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With: Ben Affleck, Morgan Freeman, James Cromwell, Bridget Moynahan, Liev Schreiber, Ken Jenkins, Bruce McGill, John Beasley, Philip Baker Hall, Richard Cohee, Dale Godboldo, Jamie Harrold, Alan Bates, Pragna Desai, Colm Feore, Ciarán Hinds, Ron Rifkin, Eugene Lazarev, Lisa Gay Hamilton, Kirk Taylor, Jason Antoon
Written by: Paul Attanasio, Daniel Pyne, based on the novel by Tom Clancy
Directed by: Phil Alden Robinson
MPAA Rating: PG-13 for violence, disaster images and brief strong language
Running Time: 123
Date: 05/29/2002
IMDB

The Sum of All Fears (2002)

2 Stars (out of 4)

'Sum' Nerve

By Jeffrey M. Anderson

Barry Sonnenfeld's Big Trouble and Andrew Davis' Collateral Damage will forever be known as two of the movies put on hold after the Sept. 11 attacks, having been deemed inappropriate for a shocked and saddened nation. However, when the movies actually arrived earlier this year, they proved to be fairly innocuous comic book flicks. Big Trouble, it turned out, was a pretty-funny comedy. I didn't see Collateral Damage, and neither did most people. But opening today is a movie that may be spooky enough to have benefited from the postponement. If you lay awake nights worrying about when and where the terrorists are going to drop their nuclear bomb, this is not the movie for you. Phil Alden Robinson's The Sum of All Fears contains a scene of nuclear devastation so brutal, so intense, that it will quiet the biggest cynics, the biggest jokers, the biggest fools.

Remember the blast in Terminator 2? Peanuts. Small potatoes.

Unfortunately, that's about all The Sum of All Fears has going for it. And in fact, the big scene doesn't seem to affect the rest of the movie. The characters would most likely have gone through the same motions even if the bomb was not detonated. As the fourth Jack Ryan film based on a Tom Clancy novel, The Sum of All Fears is a sadly soggy affair containing the least interesting Ryan, Ben Affleck, who's forced to follow in the much more experienced, charismatic footsteps of Alec Baldwin (The Hunt for Red October) and Harrison Ford (Patriot Games and Clear and Present Danger). To make up for the age difference, The Sum of All Fears serves as a kind of origin story for Ryan -- the tale of how he went from CIA desk jockey to super agent -- even though the events in the film take place in the present day, after the events of the last three films (the first and third of which I liked, just for the record).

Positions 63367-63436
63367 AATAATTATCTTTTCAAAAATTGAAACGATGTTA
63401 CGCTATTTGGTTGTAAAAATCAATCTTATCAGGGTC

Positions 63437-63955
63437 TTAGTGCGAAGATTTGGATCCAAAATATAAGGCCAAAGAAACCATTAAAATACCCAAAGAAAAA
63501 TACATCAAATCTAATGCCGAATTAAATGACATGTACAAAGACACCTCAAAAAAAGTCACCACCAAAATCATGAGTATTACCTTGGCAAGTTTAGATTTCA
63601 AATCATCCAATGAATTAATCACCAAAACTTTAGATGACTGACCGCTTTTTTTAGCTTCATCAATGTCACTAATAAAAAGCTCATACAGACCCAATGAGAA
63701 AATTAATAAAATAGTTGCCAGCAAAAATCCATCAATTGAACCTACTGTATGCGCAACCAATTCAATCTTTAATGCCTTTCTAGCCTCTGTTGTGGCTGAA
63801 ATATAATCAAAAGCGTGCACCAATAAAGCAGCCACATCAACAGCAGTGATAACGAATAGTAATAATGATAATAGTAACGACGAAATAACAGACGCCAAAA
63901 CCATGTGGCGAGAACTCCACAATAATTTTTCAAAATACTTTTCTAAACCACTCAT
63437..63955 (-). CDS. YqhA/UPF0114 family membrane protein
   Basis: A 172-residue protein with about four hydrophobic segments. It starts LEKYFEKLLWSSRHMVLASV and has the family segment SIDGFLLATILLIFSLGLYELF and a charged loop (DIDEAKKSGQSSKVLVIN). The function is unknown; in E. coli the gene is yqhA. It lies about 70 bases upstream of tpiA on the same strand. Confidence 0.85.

When the current Russian president dies in office, CIA director Bill Cabot (Morgan Freeman, wasted in a puny role) recruits Ryan, who has done a paper on the subject, to meet the new president and find out where he stands. Meanwhile a group of terrorists smuggle a bomb into the Super Bowl and detonate it in order to implicate the Russians and start a world war. The U.S. president (James Cromwell) sweats it out in the dark war room trying to figure out if he should push the button. But only Ryan knows what's really going on. He runs around, stealing trucks and making frenzied phone calls -- apparently not affected at all by the nuclear fallout. Meanwhile, Ryan has a sexy girlfriend (Bridget Moynahan) who works in a hospital and otherwise has little personality. But Liev Schreiber adds some spice to the film as a slightly burnt-out superspy named John Clark who gets all the dirty jobs, like sneaking into nuclear compounds to find out who's stolen what. As a weird saving grace, some have praised The Sum of All Fears for the way it mirrors real life at the moment. But that's just coincidence and has nothing to do with artistry.

Coincidentally, director Robinson's last movie was also a spy thriller, entitled Sneakers -- but you'd never know the same man made both films. This glob of Hollywood product has none of the ease or personality of that 1992 film. Clancy's 1991 novel spans more than 900 pages, and screenwriters Paul Attanasio and Daniel Pyne do an admirable job compressing it into 127 minutes in a way that doesn't tangle the many subplots. The problem is that the bare-bones story is really nothing more than a standard political-spy-action thriller. In fact, it's very similar to the Korean film Shiri which opened a few months ago and which was hugely derivative of other American thrillers. (I think we call this the "carbon copy" syndrome.) If we're going to be swept away by a thriller of this kind, we need a hero that we can depend on -- one who makes us feel safe. While Affleck is fine playing in Kevin Smith's slacker movies, his Jack Ryan doesn't have enough potency to do that. We need a little more of a safety net if we're going to eat our popcorn and seriously contemplate a nuclear blast on American soil.

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